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20121101
20121130
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KRCB (PBS) 17
KQED (PBS) 9
KQEH (PBS) 9
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WMPT (PBS) 7
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English 50
Search Results 0 to 49 of about 50 (some duplicates have been removed)
to the streets this weekend. >> now that we know who our president is and what he's willing to do for us, we are even more excited about getting him re-elected. >> this morning we hit 600 houses. this afternoon we probably hit about 20 or 0 houses. not everybody was home but enough people were home that we were able to spread the word. >> woodruff: we assess the polls and the state of the race on election eve with stuart rothenberg, susan page, and andrew kohut. >> ifill: lawyers gear up to monitor polling stations tomorrow. what will they find? jeffrey brown takes a look. >> woodruff: and from legalizing marijuana to gay marriage and taxes, we break down ballot measures worth watching. >> ifill: that's all ahead on tonight's newshour. major funding for the pbs newshour has been provided by: all its own. with united health care, i got help that fit my life, information on my phone, connection to doctors who get where i'm from and tools to estimate what my care may cost. so i never miss a beat. >> we're more than 78,000 people looking out for more than 70 million americans. that's health in n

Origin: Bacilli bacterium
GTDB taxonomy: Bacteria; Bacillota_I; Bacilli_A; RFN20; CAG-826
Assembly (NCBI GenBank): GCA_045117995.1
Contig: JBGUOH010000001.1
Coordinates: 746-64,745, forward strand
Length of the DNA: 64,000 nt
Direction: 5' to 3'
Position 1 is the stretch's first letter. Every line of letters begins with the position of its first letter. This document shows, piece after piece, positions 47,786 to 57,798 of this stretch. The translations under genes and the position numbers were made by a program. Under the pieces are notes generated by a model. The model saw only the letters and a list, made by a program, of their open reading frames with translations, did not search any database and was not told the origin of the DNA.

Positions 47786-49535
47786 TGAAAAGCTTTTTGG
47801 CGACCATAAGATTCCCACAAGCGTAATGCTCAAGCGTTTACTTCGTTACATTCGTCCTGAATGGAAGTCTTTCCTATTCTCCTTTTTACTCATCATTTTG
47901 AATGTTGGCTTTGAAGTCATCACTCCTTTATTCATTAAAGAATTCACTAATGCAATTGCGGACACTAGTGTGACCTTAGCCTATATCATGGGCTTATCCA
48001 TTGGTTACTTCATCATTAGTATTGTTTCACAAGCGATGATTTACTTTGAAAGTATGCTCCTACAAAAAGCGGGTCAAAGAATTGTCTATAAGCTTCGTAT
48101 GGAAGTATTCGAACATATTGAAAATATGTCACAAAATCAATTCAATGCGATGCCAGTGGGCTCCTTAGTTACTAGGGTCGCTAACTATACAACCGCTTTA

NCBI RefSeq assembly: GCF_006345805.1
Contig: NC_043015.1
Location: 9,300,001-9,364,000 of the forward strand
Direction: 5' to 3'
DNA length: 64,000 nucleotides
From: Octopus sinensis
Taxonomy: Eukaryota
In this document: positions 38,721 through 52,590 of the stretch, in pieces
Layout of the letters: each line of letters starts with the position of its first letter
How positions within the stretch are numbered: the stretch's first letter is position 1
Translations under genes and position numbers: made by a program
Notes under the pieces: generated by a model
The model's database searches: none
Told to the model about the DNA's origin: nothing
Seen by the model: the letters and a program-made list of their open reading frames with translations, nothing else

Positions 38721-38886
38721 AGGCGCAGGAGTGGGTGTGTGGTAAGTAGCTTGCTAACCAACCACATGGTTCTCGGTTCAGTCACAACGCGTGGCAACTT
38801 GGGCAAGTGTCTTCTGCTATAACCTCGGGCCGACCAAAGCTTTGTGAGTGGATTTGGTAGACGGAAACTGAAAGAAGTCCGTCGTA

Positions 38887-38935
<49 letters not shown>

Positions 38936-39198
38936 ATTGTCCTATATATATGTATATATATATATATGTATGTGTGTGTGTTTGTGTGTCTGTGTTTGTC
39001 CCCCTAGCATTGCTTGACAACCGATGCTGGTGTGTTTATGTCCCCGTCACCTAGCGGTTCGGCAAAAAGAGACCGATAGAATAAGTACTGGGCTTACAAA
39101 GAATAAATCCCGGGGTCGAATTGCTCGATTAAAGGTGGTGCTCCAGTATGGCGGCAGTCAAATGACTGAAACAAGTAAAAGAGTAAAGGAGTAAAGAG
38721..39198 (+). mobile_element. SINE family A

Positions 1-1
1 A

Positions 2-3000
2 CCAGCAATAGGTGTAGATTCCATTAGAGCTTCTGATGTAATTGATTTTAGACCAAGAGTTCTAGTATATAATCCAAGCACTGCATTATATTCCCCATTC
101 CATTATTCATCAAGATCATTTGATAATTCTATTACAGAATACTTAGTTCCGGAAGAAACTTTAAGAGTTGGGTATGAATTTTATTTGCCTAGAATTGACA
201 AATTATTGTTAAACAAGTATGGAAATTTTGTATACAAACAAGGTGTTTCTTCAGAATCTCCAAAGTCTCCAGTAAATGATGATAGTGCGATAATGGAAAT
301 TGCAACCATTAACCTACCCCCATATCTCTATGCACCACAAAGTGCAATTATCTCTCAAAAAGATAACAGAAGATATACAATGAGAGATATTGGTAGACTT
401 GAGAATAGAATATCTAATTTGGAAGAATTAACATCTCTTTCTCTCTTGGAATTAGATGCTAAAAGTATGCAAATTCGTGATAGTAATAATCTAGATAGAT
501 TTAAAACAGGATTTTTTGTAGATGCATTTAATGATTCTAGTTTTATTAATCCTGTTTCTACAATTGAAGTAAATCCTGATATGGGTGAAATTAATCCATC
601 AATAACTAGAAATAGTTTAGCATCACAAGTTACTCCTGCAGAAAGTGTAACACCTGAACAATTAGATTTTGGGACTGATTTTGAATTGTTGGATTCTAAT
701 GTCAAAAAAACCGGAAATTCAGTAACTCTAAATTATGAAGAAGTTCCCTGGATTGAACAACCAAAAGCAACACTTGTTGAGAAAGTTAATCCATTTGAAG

funding for the pbs newshour has been provided by: >> computing surrounds us. sometimes, it's obvious, and sometimes, it's very surprising in where you find it. soon, computing intelligence in unexpected places will change our lives in truly profound ways. technology can provide customized experiences tailored to individual consumer preferences, igniting a world of possibilities from the inside out. sponsoring tomorrow starts today. >> bnsf railway support also comes from carnegie corporation of new york, a foundation created to do what andrew carnegie called "real and permanent good." celebrating 100 years of philanthropy at carnegie.org. >> and with the ongoing support of these institutions and foundations. and friends of the newshour. >> and... this program was made possible by the corporation for public broadcasting. and by contributions to your pbs station fromiers like you. thank you. >> brown: there was no let-up today in the battle between israel and hamas, the palestinian group that rules gaza. air strikes echoed across gaza, and rockets landed near tel aviv and, for the firs